Data structure for representing two queues in one

Say I have an input queue, which can receive two different types of commands, each with its own payload. For simplicity, let's call the command types Foo and Bar. The data structure I want is a VecDeque but there's an annoying twist: The application can choose to receive next node based on command type; i.e. "receive next foo or next bar command":

  • recv() - gets the next command in the queue and returns an enum; either a Command::Foo(foodata) , or a Command::Bar(bardata).
  • recv_foo() - gets the next foo data buffer from the queue.
  • recv_bar() - gets the next bar data buffer from the queue.

I'm concerned about the performance of removing nodes in the VecDeque which aren't in the beginning or the end of the list. (This issue wouldn't apply to the recv() method, but I suspect applications will use the two other ones more often).

One obvious way to work around this is to have two separate queues, but then the recv() becomes more complicated; it's not obvious which of the queues to prioritize, and I don't want to timestamp each node just to be able to determine which of them to pull next. ... or maybe I do want to do that. Hm..

In the good ol' days this is a case where I'd use a double linked list (because it's fast at removing nodes mid-list, but I'm wondering if there's a obvious data structure that I'm missing.

Does it have to be a double-ended queue? I’m assuming not. You can have an extra “front” queue that stores only items of one type. (Well, you’ll need two of them in general if you want to keep your allocations.)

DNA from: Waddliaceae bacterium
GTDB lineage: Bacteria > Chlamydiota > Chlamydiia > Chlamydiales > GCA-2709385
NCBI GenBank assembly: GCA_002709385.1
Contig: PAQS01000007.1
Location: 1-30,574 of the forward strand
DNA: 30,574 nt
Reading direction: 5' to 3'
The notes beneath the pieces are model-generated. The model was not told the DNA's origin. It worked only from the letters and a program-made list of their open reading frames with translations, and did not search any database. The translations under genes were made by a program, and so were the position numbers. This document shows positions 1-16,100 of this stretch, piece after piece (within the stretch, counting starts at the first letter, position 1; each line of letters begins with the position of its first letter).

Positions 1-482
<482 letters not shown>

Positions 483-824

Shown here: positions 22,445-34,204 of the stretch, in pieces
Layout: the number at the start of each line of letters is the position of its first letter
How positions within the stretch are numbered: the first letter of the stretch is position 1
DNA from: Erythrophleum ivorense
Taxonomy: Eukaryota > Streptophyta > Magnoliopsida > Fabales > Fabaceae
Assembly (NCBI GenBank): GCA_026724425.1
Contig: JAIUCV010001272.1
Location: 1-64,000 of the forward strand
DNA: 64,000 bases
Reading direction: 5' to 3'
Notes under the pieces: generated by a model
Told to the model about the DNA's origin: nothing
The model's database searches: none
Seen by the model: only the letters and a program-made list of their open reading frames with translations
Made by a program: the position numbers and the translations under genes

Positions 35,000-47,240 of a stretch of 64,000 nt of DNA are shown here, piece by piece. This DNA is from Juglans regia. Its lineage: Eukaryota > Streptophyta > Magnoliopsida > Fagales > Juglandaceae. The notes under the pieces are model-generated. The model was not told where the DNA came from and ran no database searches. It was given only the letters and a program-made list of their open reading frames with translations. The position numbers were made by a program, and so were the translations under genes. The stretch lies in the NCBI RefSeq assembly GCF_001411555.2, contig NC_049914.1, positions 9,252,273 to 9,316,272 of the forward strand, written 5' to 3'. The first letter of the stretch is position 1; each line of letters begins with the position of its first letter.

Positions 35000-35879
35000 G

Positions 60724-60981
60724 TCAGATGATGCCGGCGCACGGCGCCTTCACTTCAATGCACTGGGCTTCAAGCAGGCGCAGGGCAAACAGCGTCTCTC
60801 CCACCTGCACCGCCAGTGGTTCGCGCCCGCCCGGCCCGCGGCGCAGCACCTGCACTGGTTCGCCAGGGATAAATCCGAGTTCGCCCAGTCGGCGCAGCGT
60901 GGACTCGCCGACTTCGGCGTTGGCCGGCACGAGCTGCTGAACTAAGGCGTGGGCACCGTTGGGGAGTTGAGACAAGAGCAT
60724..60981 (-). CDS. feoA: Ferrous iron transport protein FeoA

Here’s some sample code

use either::Either::{self, Left, Right};
use std::collections::VecDeque;

pub struct EitherQueue<L, R> {
    // always one of front_lefts, front_rights is empty
    front_lefts: VecDeque<L>,
    front_rights: VecDeque<R>,
    back: VecDeque<Either<L, R>>,

impl<L, R> Default for EitherQueue<L, R> {
    fn default() -> Self {
        Self {
            front_lefts: <_>::default(),
            front_rights: <_>::default(),
            back: <_>::default(),
impl<L, R> EitherQueue<L, R> {
    pub fn new() -> Self {
    pub fn push(&mut self, item: Either<L, R>) {
    pub fn push_left(&mut self, item: L) {
    pub fn push_right(&mut self, item: R) {
    pub fn pop(&mut self) -> Option<Either<L, R>> {
        // one of front_lefts, front_rights is empty, so we can try them in any order
        self.front_lefts.pop_front().map(Left) .or_else(||
        self.front_rights.pop_front().map(Right) .or_else(||
        self.back.pop_front() ))
    pub fn pop_left(&mut self) -> Option<L> {
        self.front_lefts.pop_front().or_else(|| loop {
            break match self.back.pop_front() {
                Some(Right(i)) => {
                    // filling front_rights and front_lefts was empty
                Some(Left(i)) => Some(i),
                None => None,
    pub fn pop_right(&mut self) -> Option<R> {
        self.front_rights.pop_front().or_else(|| loop {
            break match self.back.pop_front() {
                Some(Left(i)) => {
                    // filling front_lefts and front_rights was empty
                Some(Right(i)) => Some(i),
                None => None,

(in the playground)

type Timestamp = u64;
pub struct Foo {
  foo: Deque<(Timestamp, Foo),
  var: Deque<(Timestamp, Bar)

Each of foo, and bar is always in sorted order (by Timestamp) right ?


recv_foo() = pop from foo
recv_bar() = pop from bar
recv() = look at first element of each, pop one w earlier Timestamp

Does this work ?


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